>>>>>  you have defined your regression will be the coefficient of the dummy
>>>>>  variable T divided by the dummy variable itself.
>>>>>
>>>>> On Tue, Jun 8, 2010 at 2:05 PM, A Loumiotis <antonis.loumiotis@gmail.com>
>>>>> wrote:
>>>>>> Nyasha,
>>>>>>
>>>>>> The elasticity of y with respect to the dummy variable in the way that
>>>>>> you have defined your regression will be the coefficient of the dummy
>>>>>> variable T times the dummy variable itself.  If you calculate it at
>>>>>> the mean point of T then it will be different from the coefficient of
>>>>>> the dummy variable.  If you calculate it at T=1, it will be the same.
>>>>>>
>>>>>> However elasticities with respect to dummy variables have no
>>>>>> meaningful interpretation because the dummy variable changes in a
>>>>>> discrete fashion (from 0 to 1).
>>>>>>
>>>>>> Antonis Loumiotis
>>>>>>
>>>>>> On Mon, Jun 7, 2010 at 6:24 PM, Nyasha Tirivayi <ntirivayi@gmail.com>
>>>>> wrote:
>>>>>>> Dear Martin
>>>>>>>
>>>>>>> Thanks for the code. Now the results are different. I was using the
>>>>>>> wrong code i.e mfx , dyex at(mean) instead of mfx compute,
>>>>>>> varlist(logweight) dyex at(mean).
>>>>>>>
>>>>>>> Regards
>>>>>>>
>>>>>>> Nyasha Tirivayi
>>>>>>> Maastricht University
>>>>>>>
>>>>>>>
>>>>>>>
>>>>>>> On Mon, Jun 7, 2010 at 9:16 AM, Martin Weiss <martin.weiss1@gmx.de>
>>>>> wrote:
>>>>>>>>
>>>>>>>> <>
>>>>>>>>
>>>>>>>> What is the difference of your example to this one - where the marginal
>>>>>>>> effects do seem to change:
>>>>>>>>
>>>>>>>>
>>>>>>>> *************
>>>>>>>> sysuse auto, clear
>>>>>>>> gen logprice=log(price)
>>>>>>>> gen logweight=log(weight)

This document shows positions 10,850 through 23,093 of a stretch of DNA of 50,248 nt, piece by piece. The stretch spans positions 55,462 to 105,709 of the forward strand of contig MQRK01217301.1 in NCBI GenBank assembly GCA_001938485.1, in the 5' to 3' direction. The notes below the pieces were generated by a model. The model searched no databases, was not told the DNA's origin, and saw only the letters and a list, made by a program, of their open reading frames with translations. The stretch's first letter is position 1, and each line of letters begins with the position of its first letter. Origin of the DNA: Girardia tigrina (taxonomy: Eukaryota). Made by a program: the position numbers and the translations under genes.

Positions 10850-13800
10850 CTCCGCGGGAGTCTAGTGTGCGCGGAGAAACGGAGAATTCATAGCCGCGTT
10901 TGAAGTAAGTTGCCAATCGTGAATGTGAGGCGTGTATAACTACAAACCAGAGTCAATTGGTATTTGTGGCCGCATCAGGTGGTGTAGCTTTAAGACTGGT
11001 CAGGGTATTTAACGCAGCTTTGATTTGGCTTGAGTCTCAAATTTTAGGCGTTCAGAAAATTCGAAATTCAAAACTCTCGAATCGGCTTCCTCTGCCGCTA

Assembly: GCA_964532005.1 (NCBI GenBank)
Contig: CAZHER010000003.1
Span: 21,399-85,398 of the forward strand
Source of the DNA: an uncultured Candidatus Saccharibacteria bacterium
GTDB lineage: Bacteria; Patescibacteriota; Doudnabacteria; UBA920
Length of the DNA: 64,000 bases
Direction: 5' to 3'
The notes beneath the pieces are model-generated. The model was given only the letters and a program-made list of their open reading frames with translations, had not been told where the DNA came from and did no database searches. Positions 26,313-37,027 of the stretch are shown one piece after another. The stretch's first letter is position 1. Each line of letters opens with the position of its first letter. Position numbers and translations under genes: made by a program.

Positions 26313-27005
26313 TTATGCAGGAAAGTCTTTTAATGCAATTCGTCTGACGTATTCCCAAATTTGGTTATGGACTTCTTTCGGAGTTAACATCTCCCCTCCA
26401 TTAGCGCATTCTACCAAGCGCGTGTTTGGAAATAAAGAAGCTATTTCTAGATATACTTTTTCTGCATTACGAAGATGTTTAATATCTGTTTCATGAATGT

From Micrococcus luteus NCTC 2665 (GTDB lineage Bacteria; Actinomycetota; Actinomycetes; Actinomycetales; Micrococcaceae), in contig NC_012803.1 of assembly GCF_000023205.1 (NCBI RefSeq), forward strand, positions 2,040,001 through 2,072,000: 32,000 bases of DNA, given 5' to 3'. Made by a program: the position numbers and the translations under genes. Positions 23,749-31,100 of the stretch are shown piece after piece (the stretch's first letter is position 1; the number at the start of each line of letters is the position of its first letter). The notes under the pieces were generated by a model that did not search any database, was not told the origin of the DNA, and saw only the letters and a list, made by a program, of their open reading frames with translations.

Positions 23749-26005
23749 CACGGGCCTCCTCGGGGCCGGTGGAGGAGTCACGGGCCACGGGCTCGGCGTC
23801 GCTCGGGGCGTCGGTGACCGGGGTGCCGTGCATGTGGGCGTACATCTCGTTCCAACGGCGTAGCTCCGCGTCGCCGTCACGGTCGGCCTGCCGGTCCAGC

>>>>>>>> reg logprice length logweight foreign
>>>>>>>> mfx compute, varlist(logweight) dydx at(mean)
>>>>>>>> mfx compute, varlist(logweight) eyex at(mean)
>>>>>>>> mfx compute, varlist(logweight) dyex at(mean)
>>>>>>>> mfx compute, varlist(logweight) eydx at(mean)
>>>>>>>> *************
>>>>>>>>
>>>>>>>>
>>>>>>>>
>>>>>>>> HTH
>>>>>>>> Martin
>>>>>>>>
>>>>>>>> -----Ursprüngliche Nachricht-----
>>>>>>>> Von: owner-statalist@hsphsun2.harvard.edu
>>>>>>>> [mailto:owner-statalist@hsphsun2.harvard.edu] Im Auftrag von Nyasha
>>>>> Tirivayi
>>>>>>>> Gesendet: Montag, 7. Juni 2010 02:50
>>>>>>>> An: statalist@hsphsun2.harvard.edu
>>>>>>>> Betreff: st: mfx-Elasticity for a dummy variable
>>>>>>>>
>>>>>>>> Dear All
>>>>>>>>
>>>>>>>> I am trying to estimate elasticity for a dummy explanatory variable in
>>>>>>>> the following model
>>>>>>>>
>>>>>>>> ln(y) = a + b ln(x) + T + D Z
>>>>>>>>
>>>>>>>>
>>>>>>>>
>>>>>>>> I am interested in calculating the elasticity for T a dummy variable
>>>>>>>> for a "treatment". What is the formula in stata? Is it mfx,dy/dx or
>>>>>>>> mfx,dyex?
>>>>>>>>
>>>>>>>>
>>>>>>>>
>>>>>>>> I have done mfx,dyex and the result still remains the coefficient for
>>>>>>>> T. Could it be that simple? Or there is another way ?
>>>>>>>>
>>>>>>>>
>>>>>>>>
>>>>>>>> Kindly advise
>>>>>>>>
>>>>>>>>
>>>>>>>>
>>>>>>>> Nyasha Tirivayi
>>>>>>>>
>>>>>>>> Maastricht University